The griffin's shadow leaps across the grassy plains below Gran Soren, streaking toward a dilapidated aqueduct. I ready my bow. It's the holidays, I've popped in Dragon's Dogma, and I'm emotionally tired. I want to disconnect.
I don't want my heartstrings pulled. I want to take a break, or try to. I want to pick up something with minimal emotional impact. It's the media equivalent of a jog around the block instead of a carefully-planned trail run with water bottles and energy gels strapped to your waist. I didn't come here for the long haul; I came here to for a quick, low-stakes jaunt.
My loyal pawn Alessandra comes skidding to a halt next to me. She's voice-acted, and full of personality. She's talking about the ruins surrounding the city; about how grand it must have been once. Another NPC cracks a joke. Someone else frets, wondering if there is a way to escape more fighting.
Shit. Now I care about the griffin, because I care about the people it's about to pulverize.
In games, as in books, the most powerful stories are those driven by characters. Banking on inherent empathy in players (as in life) is unwise at best, damning at worst. Characters aren't what make the worlds we play in beautiful—they're what make these worlds meaningful. They accompany us into altruistic or vengeful acts, coloring our choices with consequence. Their responses to our action (or inaction) can turn what is typically an admittedly limited palette of outcomes into something capable of wrenching you in two.
No longer a static voice and mere convenience for the player (as in so many elder games), the guy selling you a bow in the introduction might bellow for rescue later (and in a voice you recognize), when the villain razes the town. You may hear him again, murmuring thanks for your choice to rescue him from a burning building, at the expense of time or other plot points.
Characters that "should" be blank slates are becoming more and more difficult to experience that way. We're allowed (and even encouraged) to create story where it might otherwise be lacking.
Personalities find their way in, in spite of their planned (or accidental) absence in a game. According to the lore of Dragon's Dogma, your companions ("pawns") are very much empty vessels, widely-known throughout Gransys to be absent of free will. Yet their banter and the emotional tones you can (somewhat creepily) set for them give them more character than you'd expect from your average soulless follower.
When my Friar Tuck-esque healer Nicolas races to my side and affirms that "he's got me!" I'm touched, imagining the training he received elsewhere, the people he's stoically raced to rescue before me. When my fractious fireball-wielding mage Rosemary pads up to me to recover my stamina a bit, upbraiding me for taxing myself past my limit, I read all of her future commentary, however bland, as a veneer over that spiky-but-loyal core. Neither of these NPCs are even pawns I myself created, but they are now people. The force enabling me to do this—enabling our path to these stories and characters—is, chiefly, the gift of voice.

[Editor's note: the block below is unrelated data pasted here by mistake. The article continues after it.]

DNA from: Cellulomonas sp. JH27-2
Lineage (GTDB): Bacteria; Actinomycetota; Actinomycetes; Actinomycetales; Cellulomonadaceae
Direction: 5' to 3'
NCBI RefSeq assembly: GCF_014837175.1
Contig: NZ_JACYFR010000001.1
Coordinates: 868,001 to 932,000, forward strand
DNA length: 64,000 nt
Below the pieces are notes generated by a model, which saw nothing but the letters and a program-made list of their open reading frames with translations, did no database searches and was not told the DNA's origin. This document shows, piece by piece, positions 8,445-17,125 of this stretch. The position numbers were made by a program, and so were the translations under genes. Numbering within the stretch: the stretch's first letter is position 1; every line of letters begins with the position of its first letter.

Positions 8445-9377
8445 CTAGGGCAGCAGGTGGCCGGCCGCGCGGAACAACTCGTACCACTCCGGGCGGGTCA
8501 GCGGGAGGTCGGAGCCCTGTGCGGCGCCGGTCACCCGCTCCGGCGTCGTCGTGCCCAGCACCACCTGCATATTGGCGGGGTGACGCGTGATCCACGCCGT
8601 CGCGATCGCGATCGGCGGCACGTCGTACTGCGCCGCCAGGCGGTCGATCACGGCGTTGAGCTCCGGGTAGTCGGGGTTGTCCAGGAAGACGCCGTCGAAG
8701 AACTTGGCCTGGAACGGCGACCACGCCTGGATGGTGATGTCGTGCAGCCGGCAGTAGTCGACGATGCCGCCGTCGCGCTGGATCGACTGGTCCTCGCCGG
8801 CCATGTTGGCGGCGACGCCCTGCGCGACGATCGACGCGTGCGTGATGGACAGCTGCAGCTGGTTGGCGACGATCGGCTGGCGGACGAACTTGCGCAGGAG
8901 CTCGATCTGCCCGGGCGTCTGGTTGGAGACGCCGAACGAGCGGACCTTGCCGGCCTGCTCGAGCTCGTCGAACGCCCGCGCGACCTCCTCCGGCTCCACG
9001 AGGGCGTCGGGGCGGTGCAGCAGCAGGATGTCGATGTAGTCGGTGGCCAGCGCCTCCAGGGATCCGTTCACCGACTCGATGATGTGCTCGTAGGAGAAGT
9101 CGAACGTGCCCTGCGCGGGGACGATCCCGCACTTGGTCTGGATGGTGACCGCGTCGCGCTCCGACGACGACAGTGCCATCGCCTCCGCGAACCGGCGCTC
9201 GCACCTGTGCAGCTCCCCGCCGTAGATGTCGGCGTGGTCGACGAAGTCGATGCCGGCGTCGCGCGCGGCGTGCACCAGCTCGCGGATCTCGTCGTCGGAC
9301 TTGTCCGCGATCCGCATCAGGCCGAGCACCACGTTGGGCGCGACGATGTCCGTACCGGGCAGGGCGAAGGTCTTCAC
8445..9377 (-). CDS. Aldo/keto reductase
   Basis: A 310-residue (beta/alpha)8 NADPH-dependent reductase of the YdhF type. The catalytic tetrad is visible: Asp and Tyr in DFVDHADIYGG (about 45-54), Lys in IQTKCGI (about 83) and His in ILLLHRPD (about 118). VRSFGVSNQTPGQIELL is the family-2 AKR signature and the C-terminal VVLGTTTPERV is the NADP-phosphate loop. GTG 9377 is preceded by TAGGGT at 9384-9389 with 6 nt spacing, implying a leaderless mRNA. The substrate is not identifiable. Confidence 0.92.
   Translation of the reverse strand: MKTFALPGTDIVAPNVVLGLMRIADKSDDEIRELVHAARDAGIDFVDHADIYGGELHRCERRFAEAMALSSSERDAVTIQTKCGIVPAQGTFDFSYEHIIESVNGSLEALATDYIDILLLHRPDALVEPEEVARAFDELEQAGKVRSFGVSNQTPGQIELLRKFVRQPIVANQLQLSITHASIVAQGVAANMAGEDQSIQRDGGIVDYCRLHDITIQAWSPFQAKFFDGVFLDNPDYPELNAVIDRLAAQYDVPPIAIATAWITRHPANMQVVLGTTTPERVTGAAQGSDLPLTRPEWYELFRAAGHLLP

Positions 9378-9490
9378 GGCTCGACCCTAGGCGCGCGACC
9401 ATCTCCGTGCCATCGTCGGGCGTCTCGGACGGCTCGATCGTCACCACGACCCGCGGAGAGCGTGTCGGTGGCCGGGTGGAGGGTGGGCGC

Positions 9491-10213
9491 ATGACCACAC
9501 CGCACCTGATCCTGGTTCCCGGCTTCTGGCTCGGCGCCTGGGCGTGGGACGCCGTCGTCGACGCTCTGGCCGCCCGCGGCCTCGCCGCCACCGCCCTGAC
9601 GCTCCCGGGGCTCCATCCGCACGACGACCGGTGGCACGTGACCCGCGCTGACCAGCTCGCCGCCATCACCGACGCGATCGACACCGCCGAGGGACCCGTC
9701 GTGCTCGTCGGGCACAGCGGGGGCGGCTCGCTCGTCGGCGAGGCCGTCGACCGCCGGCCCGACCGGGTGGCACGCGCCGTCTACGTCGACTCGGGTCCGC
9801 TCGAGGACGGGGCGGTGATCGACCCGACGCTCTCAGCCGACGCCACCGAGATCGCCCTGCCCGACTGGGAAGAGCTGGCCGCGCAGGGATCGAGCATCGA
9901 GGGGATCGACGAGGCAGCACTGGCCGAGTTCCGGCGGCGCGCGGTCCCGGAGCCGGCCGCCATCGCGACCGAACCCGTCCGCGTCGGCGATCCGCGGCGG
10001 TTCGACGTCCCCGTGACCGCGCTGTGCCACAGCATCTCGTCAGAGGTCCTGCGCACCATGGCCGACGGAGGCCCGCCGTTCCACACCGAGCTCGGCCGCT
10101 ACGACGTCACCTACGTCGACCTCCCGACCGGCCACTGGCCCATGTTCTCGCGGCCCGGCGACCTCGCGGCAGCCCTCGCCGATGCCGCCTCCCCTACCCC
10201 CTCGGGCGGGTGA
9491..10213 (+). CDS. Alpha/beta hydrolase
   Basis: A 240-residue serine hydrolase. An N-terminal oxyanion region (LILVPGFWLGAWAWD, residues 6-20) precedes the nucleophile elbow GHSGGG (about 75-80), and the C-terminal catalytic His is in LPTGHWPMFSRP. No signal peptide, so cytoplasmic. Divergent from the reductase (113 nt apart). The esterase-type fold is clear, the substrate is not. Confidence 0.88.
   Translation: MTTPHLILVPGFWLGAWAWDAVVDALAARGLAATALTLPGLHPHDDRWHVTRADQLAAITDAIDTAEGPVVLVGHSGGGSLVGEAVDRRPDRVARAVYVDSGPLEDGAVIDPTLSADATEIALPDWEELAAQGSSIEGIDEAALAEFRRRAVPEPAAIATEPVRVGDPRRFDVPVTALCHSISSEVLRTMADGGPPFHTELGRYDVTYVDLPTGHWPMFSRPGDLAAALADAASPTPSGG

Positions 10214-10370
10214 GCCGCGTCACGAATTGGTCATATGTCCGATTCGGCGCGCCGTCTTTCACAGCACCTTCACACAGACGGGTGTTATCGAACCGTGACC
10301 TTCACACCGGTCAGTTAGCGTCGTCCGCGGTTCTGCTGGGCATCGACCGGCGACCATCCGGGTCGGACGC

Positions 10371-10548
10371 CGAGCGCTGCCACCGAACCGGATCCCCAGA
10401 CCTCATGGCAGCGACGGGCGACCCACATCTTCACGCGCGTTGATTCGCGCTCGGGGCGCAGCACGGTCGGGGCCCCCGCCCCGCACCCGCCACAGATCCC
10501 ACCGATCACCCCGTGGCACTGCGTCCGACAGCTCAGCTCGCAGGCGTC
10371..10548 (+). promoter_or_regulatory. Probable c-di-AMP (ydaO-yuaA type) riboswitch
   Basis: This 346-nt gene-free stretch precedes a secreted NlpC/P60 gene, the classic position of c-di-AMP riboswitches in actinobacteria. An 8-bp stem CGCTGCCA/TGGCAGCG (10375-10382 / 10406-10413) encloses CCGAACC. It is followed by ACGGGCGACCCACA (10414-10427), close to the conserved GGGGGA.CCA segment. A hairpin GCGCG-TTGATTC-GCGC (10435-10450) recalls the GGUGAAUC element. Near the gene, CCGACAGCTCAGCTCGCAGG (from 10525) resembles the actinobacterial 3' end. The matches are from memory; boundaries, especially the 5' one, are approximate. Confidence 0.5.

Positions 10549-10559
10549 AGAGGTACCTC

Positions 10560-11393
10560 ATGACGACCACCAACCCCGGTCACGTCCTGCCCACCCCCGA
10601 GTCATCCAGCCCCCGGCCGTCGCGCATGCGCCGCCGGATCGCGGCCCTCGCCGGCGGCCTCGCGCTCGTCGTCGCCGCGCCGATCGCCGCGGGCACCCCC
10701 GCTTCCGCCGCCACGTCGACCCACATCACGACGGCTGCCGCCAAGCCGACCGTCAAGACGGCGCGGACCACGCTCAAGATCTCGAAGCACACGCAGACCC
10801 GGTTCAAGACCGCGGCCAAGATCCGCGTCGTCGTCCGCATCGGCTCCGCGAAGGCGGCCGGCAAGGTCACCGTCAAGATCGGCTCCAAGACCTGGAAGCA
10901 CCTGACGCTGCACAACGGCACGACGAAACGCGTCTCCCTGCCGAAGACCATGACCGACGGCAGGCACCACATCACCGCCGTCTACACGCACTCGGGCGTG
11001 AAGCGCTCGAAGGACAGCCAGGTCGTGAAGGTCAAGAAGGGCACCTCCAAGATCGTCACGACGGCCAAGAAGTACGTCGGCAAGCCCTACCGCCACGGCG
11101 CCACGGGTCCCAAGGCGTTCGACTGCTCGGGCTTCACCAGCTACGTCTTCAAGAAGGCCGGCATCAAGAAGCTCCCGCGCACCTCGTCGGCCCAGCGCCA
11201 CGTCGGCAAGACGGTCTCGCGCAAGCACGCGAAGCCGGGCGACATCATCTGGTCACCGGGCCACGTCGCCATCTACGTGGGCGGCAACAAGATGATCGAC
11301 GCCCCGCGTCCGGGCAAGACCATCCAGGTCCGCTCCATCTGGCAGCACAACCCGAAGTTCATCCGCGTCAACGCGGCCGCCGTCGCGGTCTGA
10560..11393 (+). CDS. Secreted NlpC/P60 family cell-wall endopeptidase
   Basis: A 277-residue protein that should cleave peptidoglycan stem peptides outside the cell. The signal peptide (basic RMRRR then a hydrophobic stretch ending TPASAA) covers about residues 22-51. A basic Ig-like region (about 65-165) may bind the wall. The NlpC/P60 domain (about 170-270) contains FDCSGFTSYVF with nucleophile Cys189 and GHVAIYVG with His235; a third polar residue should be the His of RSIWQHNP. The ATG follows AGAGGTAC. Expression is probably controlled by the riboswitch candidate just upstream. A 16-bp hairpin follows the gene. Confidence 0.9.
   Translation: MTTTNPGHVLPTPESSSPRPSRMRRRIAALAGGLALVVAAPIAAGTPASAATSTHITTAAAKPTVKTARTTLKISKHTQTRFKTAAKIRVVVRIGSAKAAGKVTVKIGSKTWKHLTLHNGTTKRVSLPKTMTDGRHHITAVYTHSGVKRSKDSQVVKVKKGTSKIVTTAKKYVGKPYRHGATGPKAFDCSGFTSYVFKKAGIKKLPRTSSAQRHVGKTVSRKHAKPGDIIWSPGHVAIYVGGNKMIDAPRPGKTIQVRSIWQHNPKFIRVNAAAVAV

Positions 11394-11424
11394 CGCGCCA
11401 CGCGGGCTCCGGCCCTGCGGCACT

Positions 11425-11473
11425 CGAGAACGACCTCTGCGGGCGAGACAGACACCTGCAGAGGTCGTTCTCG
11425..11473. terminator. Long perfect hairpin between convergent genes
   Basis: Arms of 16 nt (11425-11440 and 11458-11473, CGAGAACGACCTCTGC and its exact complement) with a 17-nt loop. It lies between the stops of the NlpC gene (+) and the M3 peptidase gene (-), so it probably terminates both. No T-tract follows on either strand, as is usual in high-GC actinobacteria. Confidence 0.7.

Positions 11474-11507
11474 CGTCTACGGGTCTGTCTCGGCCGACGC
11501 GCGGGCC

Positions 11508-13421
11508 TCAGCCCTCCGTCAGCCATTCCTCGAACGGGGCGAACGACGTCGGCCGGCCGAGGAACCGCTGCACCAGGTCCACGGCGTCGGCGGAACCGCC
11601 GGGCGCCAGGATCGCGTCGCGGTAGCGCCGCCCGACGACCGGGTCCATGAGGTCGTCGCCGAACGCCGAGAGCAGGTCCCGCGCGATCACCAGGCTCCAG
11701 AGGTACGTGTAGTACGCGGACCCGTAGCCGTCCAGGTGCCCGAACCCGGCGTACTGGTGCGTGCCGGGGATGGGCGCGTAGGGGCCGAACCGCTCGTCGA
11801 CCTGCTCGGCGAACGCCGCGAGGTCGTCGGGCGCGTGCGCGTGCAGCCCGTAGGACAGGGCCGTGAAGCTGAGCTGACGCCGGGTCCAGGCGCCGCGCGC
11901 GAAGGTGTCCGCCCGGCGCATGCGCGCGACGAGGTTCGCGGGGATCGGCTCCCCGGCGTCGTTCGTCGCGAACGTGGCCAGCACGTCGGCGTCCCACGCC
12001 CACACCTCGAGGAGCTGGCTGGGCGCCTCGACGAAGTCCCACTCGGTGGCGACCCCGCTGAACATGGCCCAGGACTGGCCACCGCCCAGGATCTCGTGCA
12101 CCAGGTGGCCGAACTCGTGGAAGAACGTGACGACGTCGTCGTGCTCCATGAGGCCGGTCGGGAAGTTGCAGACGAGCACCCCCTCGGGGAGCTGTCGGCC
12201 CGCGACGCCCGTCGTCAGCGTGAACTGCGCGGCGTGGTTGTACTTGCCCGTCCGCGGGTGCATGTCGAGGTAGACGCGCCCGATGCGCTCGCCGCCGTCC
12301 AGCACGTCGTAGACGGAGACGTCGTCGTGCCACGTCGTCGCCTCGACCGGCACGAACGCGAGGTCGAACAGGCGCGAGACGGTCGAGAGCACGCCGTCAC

This even happens in multiplayer games. When it comes to player characters, I always, always choose to hear the scripted character over the real person piloting the character. And I'm not sure that says great things about me.
Take Dragon Age: Inquisition's multiplayer, for example. Ostensibly, it's a way for you and your DA:I-loving peers to get some sweet camaraderie in after you've finished the single-player quests. It's team-based PvE, and you and your compatriots are always on the side of good, relatively speaking. So hearing each other's voices should be a boon, right? You're among friends, right?
Except, as in so many other places on the internet, it's not. I haven't left the mic on since my first week of play. Even accounting for the troll-y nature of most voice chats, I don't want to talk to real people, to needle each other about breasts or skill level, to hear an endless array of other players, hunched over keyboards across the hemisphere like I am. The people I want to hear—the fictional people—evolve. They see more, and become more, they grow. You cannot bank on the same from real people, real strangers. Not where you can see them.
Each character you can choose to control comes with a full complement of voice lines, wherein they comment not just on the grandiose Orlesian architecture or the horrifying nature of the creatures you are up against, but on their own evolution as grunt-level members of the Inquisition. Just like in the single-player game, the multiplayer characters' banter with each other shapes their relationship to the worlds through which they walk.
After a few hours of play you know that the necromancer is taking in all the new surroundings and is still pretty distrustful of other people, and that the Dalish elf is rather churlish with others but becomes begrudgingly open to awe, if exposed to enough wonders. The longer you play multiplayer, the more of these characters you get to know, and they are who I want to hear. Always.